There’s a concept I find myself coming back to again and again–”speciation.” It’s drawn from the vocabulary of evolutionary biology and means, roughly, the process by which new species arise. Speciation occurs when a species must adapt to new circumstances; the more new circumstances, the more new species. Thus one kind of Finch (to take a relevant example) becomes many kinds of Finches when those Finches are compelled to adapt to the circumstances presented by, say, a set of different Islands. To each Island its own Finch. The same process occurs in human history though we don’t really have a name for it (though “ethnogenesis” comes close). When people of one culture spread to many different locales, their cultures “speciate,” that is, become adapted to those new locales and thereby differentiate from the “parent” culture. This process can be very striking in places places where lots of different locales (however defined) are packed into a tiny geographic area.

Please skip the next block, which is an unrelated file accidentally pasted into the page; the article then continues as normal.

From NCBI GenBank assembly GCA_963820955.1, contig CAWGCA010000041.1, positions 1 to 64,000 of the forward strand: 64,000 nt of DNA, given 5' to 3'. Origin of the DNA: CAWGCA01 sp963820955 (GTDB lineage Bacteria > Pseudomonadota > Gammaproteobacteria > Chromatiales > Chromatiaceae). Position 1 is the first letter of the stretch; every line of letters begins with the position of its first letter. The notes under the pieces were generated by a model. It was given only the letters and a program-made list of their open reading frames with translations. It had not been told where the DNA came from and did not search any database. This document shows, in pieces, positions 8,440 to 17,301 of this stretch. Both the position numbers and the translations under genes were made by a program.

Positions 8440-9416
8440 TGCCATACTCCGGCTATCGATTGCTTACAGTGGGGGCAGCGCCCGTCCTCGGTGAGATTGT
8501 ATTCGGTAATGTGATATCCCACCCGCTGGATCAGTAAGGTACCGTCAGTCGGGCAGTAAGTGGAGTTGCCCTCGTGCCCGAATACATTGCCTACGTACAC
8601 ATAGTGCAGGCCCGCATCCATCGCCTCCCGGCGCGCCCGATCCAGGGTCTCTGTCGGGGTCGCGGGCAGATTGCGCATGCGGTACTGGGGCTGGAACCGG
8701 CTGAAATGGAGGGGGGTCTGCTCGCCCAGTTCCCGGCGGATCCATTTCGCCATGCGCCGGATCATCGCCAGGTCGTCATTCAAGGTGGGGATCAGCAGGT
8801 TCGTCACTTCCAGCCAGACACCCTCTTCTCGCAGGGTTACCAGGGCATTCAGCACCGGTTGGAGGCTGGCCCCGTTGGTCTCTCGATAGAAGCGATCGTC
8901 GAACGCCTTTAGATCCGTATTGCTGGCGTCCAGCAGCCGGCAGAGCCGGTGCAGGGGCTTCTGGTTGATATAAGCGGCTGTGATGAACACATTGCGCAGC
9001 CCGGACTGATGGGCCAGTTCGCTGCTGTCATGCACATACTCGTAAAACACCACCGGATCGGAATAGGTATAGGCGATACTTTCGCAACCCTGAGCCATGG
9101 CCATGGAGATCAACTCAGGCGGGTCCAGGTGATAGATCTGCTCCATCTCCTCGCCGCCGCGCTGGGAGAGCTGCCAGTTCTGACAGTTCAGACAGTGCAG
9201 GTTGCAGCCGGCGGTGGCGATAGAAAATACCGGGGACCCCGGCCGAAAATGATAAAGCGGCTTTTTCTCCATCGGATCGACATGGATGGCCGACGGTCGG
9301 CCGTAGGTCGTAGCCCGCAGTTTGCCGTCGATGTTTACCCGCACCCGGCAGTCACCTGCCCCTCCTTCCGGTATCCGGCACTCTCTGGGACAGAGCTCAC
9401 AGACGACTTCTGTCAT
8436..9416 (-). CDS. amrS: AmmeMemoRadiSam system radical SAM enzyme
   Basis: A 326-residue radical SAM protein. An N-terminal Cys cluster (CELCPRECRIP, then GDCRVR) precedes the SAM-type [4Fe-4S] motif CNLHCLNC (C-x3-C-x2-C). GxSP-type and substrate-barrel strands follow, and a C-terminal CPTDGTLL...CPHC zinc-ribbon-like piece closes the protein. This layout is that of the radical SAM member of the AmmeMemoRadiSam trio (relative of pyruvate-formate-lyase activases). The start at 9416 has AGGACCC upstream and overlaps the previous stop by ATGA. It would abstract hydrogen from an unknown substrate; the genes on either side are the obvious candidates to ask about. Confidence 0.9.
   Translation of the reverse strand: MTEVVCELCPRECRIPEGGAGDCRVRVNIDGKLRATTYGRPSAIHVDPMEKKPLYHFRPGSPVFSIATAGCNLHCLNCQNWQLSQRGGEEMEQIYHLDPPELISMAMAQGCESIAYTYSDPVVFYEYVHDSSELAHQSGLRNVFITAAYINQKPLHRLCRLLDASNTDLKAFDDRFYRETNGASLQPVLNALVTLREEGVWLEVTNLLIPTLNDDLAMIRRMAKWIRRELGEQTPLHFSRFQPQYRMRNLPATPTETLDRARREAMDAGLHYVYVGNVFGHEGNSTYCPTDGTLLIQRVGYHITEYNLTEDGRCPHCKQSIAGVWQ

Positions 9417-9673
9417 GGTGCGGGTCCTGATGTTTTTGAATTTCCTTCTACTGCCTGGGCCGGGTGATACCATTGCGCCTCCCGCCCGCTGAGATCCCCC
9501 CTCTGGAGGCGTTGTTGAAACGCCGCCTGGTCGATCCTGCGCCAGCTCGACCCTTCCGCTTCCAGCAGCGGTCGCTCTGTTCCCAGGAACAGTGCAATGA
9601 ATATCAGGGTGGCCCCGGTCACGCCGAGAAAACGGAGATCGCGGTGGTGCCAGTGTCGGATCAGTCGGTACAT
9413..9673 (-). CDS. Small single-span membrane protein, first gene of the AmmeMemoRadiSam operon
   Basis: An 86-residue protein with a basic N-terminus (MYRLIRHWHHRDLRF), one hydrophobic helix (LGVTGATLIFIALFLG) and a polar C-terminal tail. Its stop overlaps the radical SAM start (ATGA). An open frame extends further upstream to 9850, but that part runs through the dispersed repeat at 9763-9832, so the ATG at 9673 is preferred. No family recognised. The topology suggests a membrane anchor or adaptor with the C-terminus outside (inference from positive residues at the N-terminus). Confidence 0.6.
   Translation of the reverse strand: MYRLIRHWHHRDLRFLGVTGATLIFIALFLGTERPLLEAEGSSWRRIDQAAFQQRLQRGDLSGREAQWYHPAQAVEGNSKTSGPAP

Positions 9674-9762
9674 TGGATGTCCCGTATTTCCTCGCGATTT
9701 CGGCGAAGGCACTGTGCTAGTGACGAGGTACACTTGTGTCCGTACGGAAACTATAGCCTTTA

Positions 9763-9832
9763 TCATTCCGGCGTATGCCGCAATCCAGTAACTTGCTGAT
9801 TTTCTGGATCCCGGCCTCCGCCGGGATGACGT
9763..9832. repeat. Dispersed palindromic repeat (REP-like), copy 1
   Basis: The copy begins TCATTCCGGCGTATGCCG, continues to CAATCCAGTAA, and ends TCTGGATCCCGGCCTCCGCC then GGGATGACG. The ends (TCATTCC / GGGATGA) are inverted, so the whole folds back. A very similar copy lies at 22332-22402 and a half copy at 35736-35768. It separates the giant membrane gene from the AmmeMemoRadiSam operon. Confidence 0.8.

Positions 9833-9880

So it is in the Caucasus. Its geography is remarkably diverse, the result being a plethora of what are (to continue the analogy) separate ecological islands. As people moved from island to island, they speciated: their cultures adapted to local conditions and differentiated. To each island its own culture. This is why the Caucasus, though small, is so remarkably complex: it presents huge variety in a small space. And it is this complexity, together with the fact that the Caucusus stands at the nexus of three major empires (the Persian, Turkish, and Russian), that make its story so complicated. There are just a lot of moving parts in the “system.” Happily, we have Charles King to help us make sense of it all. In The Ghost of Freedom: A History of the Caucasus (Oxford, 2008), he draws together the many threads of Caucasian history into one rich, dense, though supple cloth. Much of the considerable beauty of this book is found precisely in Charles’ ability to weave many complicated themes into one easy-to-follow story, and all in artful but not arty prose. This is a book you can read. Charles also pays considerable attention to the imaginary Caucusus, that is, the one that lived in the heads of the Persian, Turkish, and Russia imperialists who dominated the place for centuries, and the one that, at least in my case, continues to lead and mislead today. Suffice it to say that what you think you know about the Caucusus, you probably don’t. So I suggest you pick up this book and let Charles remove the scales from your eyes. It’s an enjoyable experience.
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